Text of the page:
The original site of the diocesan cathedral was at Templemore (Irish: An Teampall Mór or ‘the Big Church’). The church was destroyed in the Nine Years’ War (1593-1603). In 1613, James I formed, by Royal Charter, the new County of Londonderry and The Honourable The Irish Society was established to build the City.
Paramount in its plans was the erection of the Cathedral. The Society sent over from London a silver-gilt chalice (the ‘Promised Chalice’) and paten for the church it intended to build. The following year, a bell was also sent over, bearing the legend: ‘Fear God, Honour the King. Re-cast for Londonderry Steeple in 1614’.
Construction work began in 1628. The Cathedral was built of stone from local quarries and the stone which records completion can be seen in the porch of the Cathedral:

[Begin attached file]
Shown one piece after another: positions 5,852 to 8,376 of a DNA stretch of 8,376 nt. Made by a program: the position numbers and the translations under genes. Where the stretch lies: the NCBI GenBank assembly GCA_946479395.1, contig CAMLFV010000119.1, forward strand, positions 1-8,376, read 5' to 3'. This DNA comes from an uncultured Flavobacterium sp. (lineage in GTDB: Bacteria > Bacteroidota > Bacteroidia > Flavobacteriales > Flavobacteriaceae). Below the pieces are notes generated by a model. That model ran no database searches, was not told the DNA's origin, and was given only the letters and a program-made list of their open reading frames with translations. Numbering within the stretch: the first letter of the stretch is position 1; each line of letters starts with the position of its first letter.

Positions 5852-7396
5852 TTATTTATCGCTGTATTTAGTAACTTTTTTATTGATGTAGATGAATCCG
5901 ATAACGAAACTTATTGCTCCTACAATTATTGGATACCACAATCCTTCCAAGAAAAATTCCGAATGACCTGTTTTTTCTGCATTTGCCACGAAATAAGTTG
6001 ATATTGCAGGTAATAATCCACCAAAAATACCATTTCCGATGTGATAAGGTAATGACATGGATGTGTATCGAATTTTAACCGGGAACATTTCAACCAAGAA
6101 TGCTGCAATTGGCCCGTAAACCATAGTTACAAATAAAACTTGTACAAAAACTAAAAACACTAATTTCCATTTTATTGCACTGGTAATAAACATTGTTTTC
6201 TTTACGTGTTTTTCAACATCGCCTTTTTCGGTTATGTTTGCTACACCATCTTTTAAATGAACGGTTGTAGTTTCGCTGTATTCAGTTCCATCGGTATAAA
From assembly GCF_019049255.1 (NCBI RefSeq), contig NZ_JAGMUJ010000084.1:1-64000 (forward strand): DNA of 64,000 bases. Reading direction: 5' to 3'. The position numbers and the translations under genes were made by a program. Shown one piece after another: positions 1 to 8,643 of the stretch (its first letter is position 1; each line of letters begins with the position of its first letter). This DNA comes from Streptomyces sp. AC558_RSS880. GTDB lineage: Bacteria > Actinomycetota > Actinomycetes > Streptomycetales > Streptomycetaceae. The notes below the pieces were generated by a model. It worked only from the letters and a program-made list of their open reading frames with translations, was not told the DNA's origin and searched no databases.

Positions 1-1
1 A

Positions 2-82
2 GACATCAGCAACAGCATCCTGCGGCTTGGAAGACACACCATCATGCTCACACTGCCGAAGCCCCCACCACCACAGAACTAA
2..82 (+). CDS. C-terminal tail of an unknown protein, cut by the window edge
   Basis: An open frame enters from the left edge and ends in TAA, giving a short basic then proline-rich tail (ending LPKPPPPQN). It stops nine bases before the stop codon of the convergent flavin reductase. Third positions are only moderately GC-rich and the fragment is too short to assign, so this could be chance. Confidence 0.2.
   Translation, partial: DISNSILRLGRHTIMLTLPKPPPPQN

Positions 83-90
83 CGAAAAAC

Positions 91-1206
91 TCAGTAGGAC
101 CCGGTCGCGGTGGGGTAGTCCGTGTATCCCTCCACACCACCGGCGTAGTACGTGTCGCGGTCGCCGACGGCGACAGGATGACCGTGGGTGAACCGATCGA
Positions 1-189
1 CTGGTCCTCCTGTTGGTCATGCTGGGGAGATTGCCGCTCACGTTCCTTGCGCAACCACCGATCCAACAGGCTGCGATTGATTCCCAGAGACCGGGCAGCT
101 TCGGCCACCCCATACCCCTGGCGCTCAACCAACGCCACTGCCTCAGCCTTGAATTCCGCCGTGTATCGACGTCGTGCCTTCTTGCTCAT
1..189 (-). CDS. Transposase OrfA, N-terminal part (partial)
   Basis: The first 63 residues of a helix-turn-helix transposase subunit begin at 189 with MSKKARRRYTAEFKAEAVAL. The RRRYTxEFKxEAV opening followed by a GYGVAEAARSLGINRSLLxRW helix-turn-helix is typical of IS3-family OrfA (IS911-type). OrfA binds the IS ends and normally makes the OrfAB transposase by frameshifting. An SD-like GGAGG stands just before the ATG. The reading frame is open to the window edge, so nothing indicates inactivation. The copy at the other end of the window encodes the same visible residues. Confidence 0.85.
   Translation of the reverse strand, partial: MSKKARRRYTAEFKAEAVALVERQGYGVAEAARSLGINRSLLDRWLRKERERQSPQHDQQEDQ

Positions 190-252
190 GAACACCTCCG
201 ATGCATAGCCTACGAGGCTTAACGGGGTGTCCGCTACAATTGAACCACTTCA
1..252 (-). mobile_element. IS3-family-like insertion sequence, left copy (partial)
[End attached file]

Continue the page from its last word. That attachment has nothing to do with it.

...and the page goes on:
“lf stones could speake
Then London’s prayse
Should sounde who
Built this Church and
Cittie from the grounde”.
St Columb’s is named after St Columba – one of the three patron saints of Ireland – who was born at Gartan in Donegal. It was the first Cathedral built in the British Isles after the Reformation.
The building is a fine example of ‘Planter’s Gothic’. The present tower was completed in 1802 and the spire was added about 20 years later. In 1861/2, the interior of the Cathedral was entirely re-modelled. The old square pews were removed, and all the present oak work of the nave was provided. The addition of the chancel in 1887 completed the Cathedral on the plan of its founders. The erection of the Chapter House in 1910 provided much needed accommodation for the clergy and choir, and enhanced the Cathedral’s external appearance.
The Rector of The Parish of Templemore and Dean of Derry is the Very Reverend Raymond Stewart